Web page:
Instead of only hearing your voice and your game, they also hear your keyboard clacking. Such a turn-off!
I will assume that you’ve set the mode to cardioid, which is excellent at “ignoring” these side sounds. However, if you still think some ambient sounds might be an issue, you better take care of it. Is a clock ticking? Just remove its batteries. Better safe than sorry!
Speak into the side of the mic
You should always speak to its side, whether the mic is attached to a recording device or gaming equipment. Yes, you need to speak into the dome – not into its top, but into its side where you see the Blue logo.
This is the definition of a side-address microphone, seeing how Blue Yeti is one of them.
For example, if you were to use the Blue Yeti to make a recording of you playing the guitar or any other musical instruments, you would also place the mic, so the front side (where the headphone jack and mute button are) faces the instrument.
Mind the gap!
Yeah, the distance is crucial. You don’t want to be too close (you’ll kill the audience with (ex)plosives), but you don’t want to sound distant either.
The tolerated distance is 4 to 10 inches (100 mm to 250 mm), but the ideal one is 8 to 10 in. (150-200 mm).
If you are within this optimum range, your audio recording will be clearer since you can turn the gain at the lower values, and the background noise will be eliminated.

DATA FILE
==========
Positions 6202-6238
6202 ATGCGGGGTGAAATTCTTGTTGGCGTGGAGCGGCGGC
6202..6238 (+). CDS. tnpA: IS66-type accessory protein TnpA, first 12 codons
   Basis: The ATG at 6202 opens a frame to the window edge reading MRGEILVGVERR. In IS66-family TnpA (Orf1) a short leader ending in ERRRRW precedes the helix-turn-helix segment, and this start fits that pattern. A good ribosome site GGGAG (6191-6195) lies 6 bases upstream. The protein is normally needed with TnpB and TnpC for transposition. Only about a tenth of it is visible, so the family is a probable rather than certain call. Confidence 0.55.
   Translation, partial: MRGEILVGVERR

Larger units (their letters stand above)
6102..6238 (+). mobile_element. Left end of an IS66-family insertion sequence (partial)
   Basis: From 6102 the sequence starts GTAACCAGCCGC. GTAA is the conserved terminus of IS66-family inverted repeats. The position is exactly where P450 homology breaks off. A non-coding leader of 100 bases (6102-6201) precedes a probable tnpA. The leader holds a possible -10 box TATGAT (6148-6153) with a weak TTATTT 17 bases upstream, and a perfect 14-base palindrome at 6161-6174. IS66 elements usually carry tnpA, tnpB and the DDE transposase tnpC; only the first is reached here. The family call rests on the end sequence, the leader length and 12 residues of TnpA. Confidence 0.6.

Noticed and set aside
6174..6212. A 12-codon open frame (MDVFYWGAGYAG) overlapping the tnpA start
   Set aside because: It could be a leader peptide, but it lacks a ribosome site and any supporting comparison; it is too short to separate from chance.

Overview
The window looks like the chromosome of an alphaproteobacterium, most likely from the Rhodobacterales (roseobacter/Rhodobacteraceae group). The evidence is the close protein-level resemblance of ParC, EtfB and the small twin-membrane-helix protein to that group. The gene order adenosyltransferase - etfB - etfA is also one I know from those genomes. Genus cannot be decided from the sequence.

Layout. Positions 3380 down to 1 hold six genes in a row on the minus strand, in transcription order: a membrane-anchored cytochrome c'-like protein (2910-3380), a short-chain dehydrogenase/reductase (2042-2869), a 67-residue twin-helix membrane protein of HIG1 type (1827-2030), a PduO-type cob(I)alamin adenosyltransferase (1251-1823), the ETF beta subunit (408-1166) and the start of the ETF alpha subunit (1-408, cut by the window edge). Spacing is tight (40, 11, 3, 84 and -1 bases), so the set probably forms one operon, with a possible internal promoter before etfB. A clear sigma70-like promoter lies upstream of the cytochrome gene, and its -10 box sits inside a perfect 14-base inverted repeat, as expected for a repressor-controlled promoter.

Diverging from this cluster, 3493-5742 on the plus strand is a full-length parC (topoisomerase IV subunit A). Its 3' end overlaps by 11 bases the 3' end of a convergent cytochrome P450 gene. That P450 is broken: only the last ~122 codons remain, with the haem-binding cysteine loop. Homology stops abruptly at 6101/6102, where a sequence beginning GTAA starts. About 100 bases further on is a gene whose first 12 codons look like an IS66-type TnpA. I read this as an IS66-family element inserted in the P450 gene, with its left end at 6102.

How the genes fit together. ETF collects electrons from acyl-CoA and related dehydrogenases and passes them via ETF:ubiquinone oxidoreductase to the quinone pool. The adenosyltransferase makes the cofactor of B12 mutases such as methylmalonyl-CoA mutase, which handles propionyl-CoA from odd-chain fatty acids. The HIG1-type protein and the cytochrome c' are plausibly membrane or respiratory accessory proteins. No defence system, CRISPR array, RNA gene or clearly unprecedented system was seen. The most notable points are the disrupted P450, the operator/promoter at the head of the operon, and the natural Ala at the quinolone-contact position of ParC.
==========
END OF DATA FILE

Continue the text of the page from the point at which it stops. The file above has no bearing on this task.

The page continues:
Seek more gain
And ye shall be given! Ever heard of people complaining about their sound, i.e., audio recordings sound bad? That’s because they can’t set the gain right. It’s sad, but it’s true.
Some might say the more, the merrier, but in the case of gain, the higher gain level is better for the recording studios where all the background and ambient noise is eliminated.
Seeing how most of you will record and stream from your home to make great audio, the practice shows that turning the gain knob halfway between the minimum and half the strength is best.
The proper sound source (in your case, sources) will be a-plenty, and the gain regulation will help you here.
Let’s say you turn the gain to the highest. In this way, Yeti will pick up ALL the sounds, leaving one big mess and too much sound to be processed.
This is why you should turn the gain to a quarter of its pre-designed gain levels and eliminate any redundant audio input with such an optimal setting.
Make your Yeti soar
Seriously, take it off of your desk! You bump your leg on the desk, and the cooling fan vibrates. You fidget on the chair and clack away on the keyboard – this is the unnecessary noise inevitably picked up by Blue Yeti.